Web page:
A couple things happened tonight that really got me thinking.
Let me start by saying that I am the type of person that always likes to have my camera on me and I hate missing out on an opportunity for a great photo. For example, missing an impressive sunset or not having my camera available when a moose walks thirty feet in front of me.
Both of those events happened tonight, and my camera missed them both.
As I was walking up the familiar street to my old home in Breckenridge, the sun was setting over the small ski town. This place pretty much always throws down a fabulous sunset but man was it on point tonight. Honestly the amazing sunsets were one of my favorite parts about living here. As I watched in awe tonight as the clouds, the colors, the patterns and textures made art in the sky I could not help but smile. The road I was walking up overlooks the entire town, which is encompassed by mountains on all sides. I did not have my camera on me, and even if I had run all the way to the condo and grabbed it and ran back, I would have missed it all. A photo of this sunset would have made a popular post on Instagram, I was sure of that. After having that thought, I had a realization. The number of people, mostly tourists, who would be “instagramming” this same sunset tonight, was far too many. I did not need to be a part of that incredibly mainstream social media output. Not only that, but I decided it was more beneficial for me to stop, breathe and experience the spectrum of beautiful colors dancing across the sky, hold this experience close to me, and not share it with anybody else. This place is very special to me, and now I have this moment to hold onto that nobody else got to experience in the same way I did. That was more important than 100 “likes” on Instagram.
I continued walking and arrived at the parking lot to the condo. I crossed the street and stood at one of my favorite spots, where a dirt trail takes you down to town “the steep way”. This is a pretty great place to look over Breckenridge and appreciate the immensity of the mountains all around. The tail end of the sunset was approaching, the lingering colors were settling down and the cotton ball clouds were a golden yellow. I shut my eyes and took a deep breath. I heard some rustling and opened my eyes, assuming somebody was walking up the path, looking at me standing like a weirdo with my eyes closed. I didn’t see anybody but I heard some more rustling below, and then a moose appeared from behind a bush. The big guy continued walking up the hill towards me, less than thirty feet away. I was the only person around. I went to grab my phone out of my pocket so I could take a snap chat video, as any millennial would do. As soon as I typed my passcode in, my phone died. Perfect. For a second I contemplated running to get my camera, but I knew I didn’t have time, and before I knew it the moose was walking away back into the forest.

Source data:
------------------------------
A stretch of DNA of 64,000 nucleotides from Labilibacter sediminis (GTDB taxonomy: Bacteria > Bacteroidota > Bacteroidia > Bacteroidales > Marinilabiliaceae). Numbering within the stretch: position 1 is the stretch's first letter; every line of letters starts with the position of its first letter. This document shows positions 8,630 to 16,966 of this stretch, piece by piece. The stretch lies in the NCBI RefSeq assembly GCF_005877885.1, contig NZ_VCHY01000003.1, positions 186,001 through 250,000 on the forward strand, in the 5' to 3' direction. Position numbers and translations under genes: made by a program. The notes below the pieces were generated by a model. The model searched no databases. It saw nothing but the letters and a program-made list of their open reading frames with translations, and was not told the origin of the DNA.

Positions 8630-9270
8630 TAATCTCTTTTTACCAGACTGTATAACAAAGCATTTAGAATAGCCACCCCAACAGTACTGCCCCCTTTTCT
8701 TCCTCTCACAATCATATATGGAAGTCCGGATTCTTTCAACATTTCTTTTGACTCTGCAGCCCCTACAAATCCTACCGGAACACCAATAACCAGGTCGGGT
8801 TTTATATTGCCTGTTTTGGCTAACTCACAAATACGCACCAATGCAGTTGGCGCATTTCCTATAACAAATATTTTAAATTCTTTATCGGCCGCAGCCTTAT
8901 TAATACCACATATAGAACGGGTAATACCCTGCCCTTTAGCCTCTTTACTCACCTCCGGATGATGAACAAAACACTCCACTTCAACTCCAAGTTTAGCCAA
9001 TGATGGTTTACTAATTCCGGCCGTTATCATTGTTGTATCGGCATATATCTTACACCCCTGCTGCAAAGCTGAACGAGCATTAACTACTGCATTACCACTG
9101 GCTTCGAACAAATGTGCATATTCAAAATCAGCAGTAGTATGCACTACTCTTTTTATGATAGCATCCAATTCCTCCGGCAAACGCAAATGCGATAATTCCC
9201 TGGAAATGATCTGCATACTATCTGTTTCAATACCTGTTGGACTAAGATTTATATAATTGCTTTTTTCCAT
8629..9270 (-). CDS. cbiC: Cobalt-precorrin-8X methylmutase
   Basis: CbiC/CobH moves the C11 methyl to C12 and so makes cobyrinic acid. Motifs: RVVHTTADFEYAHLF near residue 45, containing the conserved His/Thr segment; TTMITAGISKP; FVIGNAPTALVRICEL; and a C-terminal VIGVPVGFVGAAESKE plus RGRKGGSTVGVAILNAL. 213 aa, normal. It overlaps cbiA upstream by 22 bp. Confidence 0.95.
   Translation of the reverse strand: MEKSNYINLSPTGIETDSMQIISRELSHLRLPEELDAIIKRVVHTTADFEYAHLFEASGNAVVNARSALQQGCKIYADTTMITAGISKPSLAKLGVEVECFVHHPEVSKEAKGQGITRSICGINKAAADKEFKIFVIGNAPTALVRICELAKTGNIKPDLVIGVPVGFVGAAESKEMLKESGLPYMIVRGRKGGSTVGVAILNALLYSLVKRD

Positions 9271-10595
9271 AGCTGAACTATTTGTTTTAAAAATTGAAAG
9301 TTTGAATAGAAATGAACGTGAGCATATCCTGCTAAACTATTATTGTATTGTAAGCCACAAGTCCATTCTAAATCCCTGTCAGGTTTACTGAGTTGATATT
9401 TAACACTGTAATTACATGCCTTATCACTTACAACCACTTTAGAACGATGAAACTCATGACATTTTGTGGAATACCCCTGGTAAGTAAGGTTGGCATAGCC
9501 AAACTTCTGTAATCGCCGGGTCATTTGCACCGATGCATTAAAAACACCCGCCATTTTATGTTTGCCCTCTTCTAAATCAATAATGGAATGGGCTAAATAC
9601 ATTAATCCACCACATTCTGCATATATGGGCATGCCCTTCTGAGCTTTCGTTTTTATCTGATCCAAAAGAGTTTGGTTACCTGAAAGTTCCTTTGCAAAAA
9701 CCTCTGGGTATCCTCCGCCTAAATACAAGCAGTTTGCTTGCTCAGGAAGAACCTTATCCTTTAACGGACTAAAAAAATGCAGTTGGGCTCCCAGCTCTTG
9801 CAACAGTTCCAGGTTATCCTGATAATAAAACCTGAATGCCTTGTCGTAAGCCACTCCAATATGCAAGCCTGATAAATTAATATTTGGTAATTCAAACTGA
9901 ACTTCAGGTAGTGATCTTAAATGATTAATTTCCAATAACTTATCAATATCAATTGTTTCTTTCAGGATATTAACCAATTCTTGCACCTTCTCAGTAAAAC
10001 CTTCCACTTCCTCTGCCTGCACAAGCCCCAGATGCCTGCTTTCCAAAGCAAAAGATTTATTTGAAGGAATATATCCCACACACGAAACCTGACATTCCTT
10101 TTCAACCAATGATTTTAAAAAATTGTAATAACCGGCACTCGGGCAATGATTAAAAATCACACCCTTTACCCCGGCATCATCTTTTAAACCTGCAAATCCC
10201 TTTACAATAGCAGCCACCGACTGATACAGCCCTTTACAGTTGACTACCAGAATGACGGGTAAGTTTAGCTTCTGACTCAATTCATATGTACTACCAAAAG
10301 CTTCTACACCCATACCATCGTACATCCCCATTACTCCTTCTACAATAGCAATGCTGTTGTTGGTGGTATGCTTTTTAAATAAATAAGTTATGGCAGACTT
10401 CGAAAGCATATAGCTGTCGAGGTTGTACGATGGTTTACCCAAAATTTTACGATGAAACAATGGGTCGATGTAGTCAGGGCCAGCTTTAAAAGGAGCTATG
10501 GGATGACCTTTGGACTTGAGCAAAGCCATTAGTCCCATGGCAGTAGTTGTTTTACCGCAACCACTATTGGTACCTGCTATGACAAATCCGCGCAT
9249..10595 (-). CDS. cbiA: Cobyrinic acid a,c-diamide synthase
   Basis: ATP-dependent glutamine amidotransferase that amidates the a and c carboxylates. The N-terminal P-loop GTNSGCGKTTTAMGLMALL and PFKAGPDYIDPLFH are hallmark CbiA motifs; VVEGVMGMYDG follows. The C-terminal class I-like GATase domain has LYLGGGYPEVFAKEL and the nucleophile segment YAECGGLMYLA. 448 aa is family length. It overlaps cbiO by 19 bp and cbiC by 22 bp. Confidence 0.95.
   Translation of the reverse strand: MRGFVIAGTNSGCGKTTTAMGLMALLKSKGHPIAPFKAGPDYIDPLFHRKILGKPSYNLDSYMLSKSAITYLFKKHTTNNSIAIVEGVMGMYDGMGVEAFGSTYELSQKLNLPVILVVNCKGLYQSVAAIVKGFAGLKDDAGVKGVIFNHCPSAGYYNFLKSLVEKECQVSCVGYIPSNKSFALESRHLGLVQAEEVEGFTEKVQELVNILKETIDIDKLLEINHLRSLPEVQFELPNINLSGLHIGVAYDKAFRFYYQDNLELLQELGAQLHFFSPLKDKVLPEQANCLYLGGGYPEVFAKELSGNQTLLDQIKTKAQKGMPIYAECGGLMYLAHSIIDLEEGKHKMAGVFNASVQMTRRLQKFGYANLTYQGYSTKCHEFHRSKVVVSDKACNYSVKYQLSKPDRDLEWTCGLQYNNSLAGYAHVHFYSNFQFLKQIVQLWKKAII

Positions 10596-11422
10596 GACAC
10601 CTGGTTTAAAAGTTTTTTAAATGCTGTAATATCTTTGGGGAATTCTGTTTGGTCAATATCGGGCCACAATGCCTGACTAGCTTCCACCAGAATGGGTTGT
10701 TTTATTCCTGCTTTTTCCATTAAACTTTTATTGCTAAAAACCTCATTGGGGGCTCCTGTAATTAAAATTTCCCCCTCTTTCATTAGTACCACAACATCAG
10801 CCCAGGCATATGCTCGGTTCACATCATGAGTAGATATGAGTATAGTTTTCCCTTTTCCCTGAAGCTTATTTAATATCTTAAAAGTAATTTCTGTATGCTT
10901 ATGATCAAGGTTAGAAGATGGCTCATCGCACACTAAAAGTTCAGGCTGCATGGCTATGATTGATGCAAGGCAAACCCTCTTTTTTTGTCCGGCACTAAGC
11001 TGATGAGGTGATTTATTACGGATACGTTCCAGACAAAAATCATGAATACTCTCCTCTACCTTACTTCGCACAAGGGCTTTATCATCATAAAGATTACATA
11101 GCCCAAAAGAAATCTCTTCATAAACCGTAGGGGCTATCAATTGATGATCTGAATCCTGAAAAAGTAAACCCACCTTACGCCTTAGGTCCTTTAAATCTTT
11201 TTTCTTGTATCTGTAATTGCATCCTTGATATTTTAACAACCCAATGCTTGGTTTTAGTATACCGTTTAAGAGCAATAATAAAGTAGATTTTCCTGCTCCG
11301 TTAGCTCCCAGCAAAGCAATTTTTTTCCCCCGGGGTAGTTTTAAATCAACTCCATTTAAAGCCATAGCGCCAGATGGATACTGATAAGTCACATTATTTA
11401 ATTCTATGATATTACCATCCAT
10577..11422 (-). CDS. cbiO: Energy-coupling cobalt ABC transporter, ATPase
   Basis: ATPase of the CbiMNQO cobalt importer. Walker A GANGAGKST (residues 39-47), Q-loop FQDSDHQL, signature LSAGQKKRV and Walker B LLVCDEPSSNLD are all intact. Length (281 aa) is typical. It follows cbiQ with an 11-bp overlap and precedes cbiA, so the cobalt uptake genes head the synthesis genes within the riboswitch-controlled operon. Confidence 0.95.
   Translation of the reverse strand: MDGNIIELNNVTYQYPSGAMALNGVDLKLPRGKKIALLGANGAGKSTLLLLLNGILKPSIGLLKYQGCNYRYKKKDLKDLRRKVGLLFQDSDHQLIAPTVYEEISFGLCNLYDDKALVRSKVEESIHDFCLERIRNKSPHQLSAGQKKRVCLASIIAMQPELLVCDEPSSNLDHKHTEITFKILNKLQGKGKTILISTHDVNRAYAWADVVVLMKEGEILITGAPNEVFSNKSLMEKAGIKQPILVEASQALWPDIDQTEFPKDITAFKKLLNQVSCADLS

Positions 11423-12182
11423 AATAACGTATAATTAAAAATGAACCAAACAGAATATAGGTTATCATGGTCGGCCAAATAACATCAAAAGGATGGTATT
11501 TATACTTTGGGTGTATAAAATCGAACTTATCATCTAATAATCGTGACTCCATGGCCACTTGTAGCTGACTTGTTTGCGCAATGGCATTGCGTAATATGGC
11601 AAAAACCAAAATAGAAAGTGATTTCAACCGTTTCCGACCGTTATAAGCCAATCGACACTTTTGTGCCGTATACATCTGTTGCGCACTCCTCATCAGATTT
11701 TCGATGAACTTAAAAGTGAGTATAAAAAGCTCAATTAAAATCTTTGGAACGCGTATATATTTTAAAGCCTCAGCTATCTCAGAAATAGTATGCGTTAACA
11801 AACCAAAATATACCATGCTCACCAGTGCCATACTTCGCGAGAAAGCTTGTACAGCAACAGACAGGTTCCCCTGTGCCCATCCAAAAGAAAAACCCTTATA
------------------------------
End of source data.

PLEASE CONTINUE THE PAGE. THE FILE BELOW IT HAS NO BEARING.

After this moment passed, I decided I was bothered by my instinctual reaction to grab my cell phone and take a video of this beautiful and semi-rare appearance of the moose. It bothered me that I felt so caught up in this world that cares more about a social media post than a real moment in time.
We are losing touch with the beauty of individual moments, and with thousands maybe millions of us chasing fake Pokemon creatures around, running into telephone poles with our phone screens attached to our faces, I wonder how many purely beautiful and natural moments have been missed because of the synthetic relationships us humans have with our devices. When did this world become filled with so many un-authentic forms of happiness, and how do we snap back to reality and teach younger generations the beauty and importance of technological abstinence?
Five to ten years ago, we would of had to wait until we got home or until we got to school or work the next day to tell our mom and dad, our college roommate, boyfriend or girlfriend, co-workers or friends about our cool moose encounter or our beautiful sunset moment. Maybe we would have taken a photo of the moose and had to get it developed or send it in an email to somebody. We would have experienced the cool and rare moment that we were a part of by ourselves and appreciated that specific moment as it was happening. Today, the first thing we do when anything happens is pull out our phones to Snapchat, Instagram, Tweet or Facebook the moment. If a photo didn’t make it on istagram or a video didn’t appear in your snap chat story, did the moment actually happen?
How sad is it that we have lost touch with experiencing pure moments and appreciating them for ourselves. Seeing a moose is amazing whether or not the rest of the world knows you saw it. Watching a breathtaking sunset is just as beautiful whether or not social media knows it happened.
So next time you experience a really great moment in your life, try really hard to not immediately put your hand in your pocket and grab your phone. Try really hard not think about how many “likes” you will get and instead take a deep breath and really appreciate this specific moment in time, because whether or not snap chat knows it or not, you are so incredibly lucky to be where you are right now.